# Verilog code to drive a signal high always

I am learning Verilog fundamentals recently. I want to drive a signal always high using reg. I wrote this and it didn't work.

    reg b;
always@*
begin
b <= 1'b1;
end


b is always 'X' in simulation.

In VHDL, I was able to do similar thing:

signal b: std_logic;
process(all)
begin
b <= '1';
end process;


b is always high in simulation.

I know we can do this using assign statement with wire. But, is it not possible with reg ?

• "always high" and "using registers" makes little sense. – Marcus Müller Aug 30 at 14:42
• I am just trying to learn the difference between reg and wire types in Verilog. I learnt that 'reg' can be used to design combinational circuits like gates. So I think it does not always mean a register. It can be wires too in hardware. – Meenie Leis Aug 30 at 14:54
• Just an observation... In VHDL your 'b <=' 1';' should be a concurrent statement and not in a process. – TonyM Aug 30 at 15:12
• @TonyM I usually write such signals as concurrent statements. But this snippet also did the same job as the concurrent statement when I simulated. I used VHDL-2008. – Meenie Leis Aug 30 at 15:22
• There's a distinction between VHDL and Verilog to.do with initialization that affects signal assignment. VHDL executes each process at least once. First during initialization then potentially during subsequent simulation (and that's not the case here, there are no signals being evaluated here, the sensitivity list derived from the reserved word all is an empty set). For the Verilog implementation you get initialization using an initial statement as in Dave Tweeds answer. (In VHDL you'd declare b as a constant instead.) – user8352 Aug 30 at 23:23

The always block works only if there's something to "trigger" it. In your example, there were no variables on the RHS of any statements, so @* effectively reduces to null.

Of course, initial would have worked just fine ... or always begin (without the @*).

And don't forget that you don't need to use begin/end with always or initial — if you have only a single statement, it's perfectly valid to write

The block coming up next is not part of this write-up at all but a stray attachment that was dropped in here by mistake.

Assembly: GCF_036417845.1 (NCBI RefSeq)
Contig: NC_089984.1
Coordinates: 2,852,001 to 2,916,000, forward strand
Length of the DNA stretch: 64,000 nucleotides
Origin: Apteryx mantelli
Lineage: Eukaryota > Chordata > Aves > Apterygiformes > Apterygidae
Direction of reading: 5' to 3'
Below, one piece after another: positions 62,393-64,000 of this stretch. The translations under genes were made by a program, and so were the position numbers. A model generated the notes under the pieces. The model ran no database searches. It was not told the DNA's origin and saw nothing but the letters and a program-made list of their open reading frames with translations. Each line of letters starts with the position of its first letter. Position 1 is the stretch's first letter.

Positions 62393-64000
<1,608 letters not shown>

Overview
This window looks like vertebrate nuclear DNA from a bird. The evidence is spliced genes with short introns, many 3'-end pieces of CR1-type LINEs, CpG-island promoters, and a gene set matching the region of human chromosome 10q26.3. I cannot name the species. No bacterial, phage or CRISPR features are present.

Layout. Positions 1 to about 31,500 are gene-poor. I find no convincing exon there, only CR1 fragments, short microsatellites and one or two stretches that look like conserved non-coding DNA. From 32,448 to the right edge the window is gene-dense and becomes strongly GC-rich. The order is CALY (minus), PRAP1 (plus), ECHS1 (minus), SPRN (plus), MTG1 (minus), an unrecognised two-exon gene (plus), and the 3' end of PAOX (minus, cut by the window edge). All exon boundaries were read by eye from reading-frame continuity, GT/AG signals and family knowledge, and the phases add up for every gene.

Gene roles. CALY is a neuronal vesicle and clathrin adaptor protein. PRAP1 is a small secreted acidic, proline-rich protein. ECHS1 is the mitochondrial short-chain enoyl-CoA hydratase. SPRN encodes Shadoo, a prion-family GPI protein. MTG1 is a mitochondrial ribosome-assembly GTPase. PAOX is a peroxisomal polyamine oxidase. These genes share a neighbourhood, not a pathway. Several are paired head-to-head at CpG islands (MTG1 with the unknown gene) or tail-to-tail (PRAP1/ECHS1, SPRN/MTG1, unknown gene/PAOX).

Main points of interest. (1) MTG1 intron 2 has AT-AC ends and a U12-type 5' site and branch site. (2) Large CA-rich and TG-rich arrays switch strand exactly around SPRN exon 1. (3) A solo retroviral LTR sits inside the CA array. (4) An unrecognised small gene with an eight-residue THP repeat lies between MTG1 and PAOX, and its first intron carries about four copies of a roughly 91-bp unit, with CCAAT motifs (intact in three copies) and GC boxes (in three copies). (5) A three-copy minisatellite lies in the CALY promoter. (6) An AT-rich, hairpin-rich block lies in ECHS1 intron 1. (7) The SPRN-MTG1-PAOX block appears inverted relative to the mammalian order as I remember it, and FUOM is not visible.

reg b;
initial b <= 1;


or

always @(posedge clock) data_pipe <= data_in;


I am just trying to learn the difference between reg and wire types in Verilog. I learnt that 'reg' can be used to design combinational circuits like gates. So I think it does not always mean a register. It can be wires too in hardware.

No, reg does NOT mean "register". It's a very confusing part of Verilog syntax.

Basically, reg variables can be assigned to in process blocks (initial or always statements), while wire variables are assigned to outside such blocks (assign statements, module port connections, etc.)

In Verilog, you can write

reg b = 1;


And then never make another assignment to it. But that's not a good coding strategy. SystemVerilog simplified the rules and does allow a single assign statement to a variable. You should read this article.

• Hm, so are you saying that we cannot do the same in always block ? – Meenie Leis Aug 30 at 15:24
• You can, but only if there's something to "trigger" the always block. In your example, there were no variables on the RHS of any statements, so @* effectively reduces to null. Of course, initial would have worked just fine ... or always begin (without the @*). – Dave Tweed Aug 30 at 15:41
• Again, SystemVerilog solves this by replacing always @* with always_comb which guarantees to trigger at least once at time 0. – dave_59 Aug 30 at 15:46
• Again, the OP is not asking about SystemVerilog, just plain Verilog. – Dave Tweed Aug 30 at 15:49
• @DaveTweed, I realize that. It helps to explain the problems in Verilog that have been solved by SystemVerilog. And many people still don't realize after 15 years that it's an option available to them. – dave_59 Aug 30 at 15:59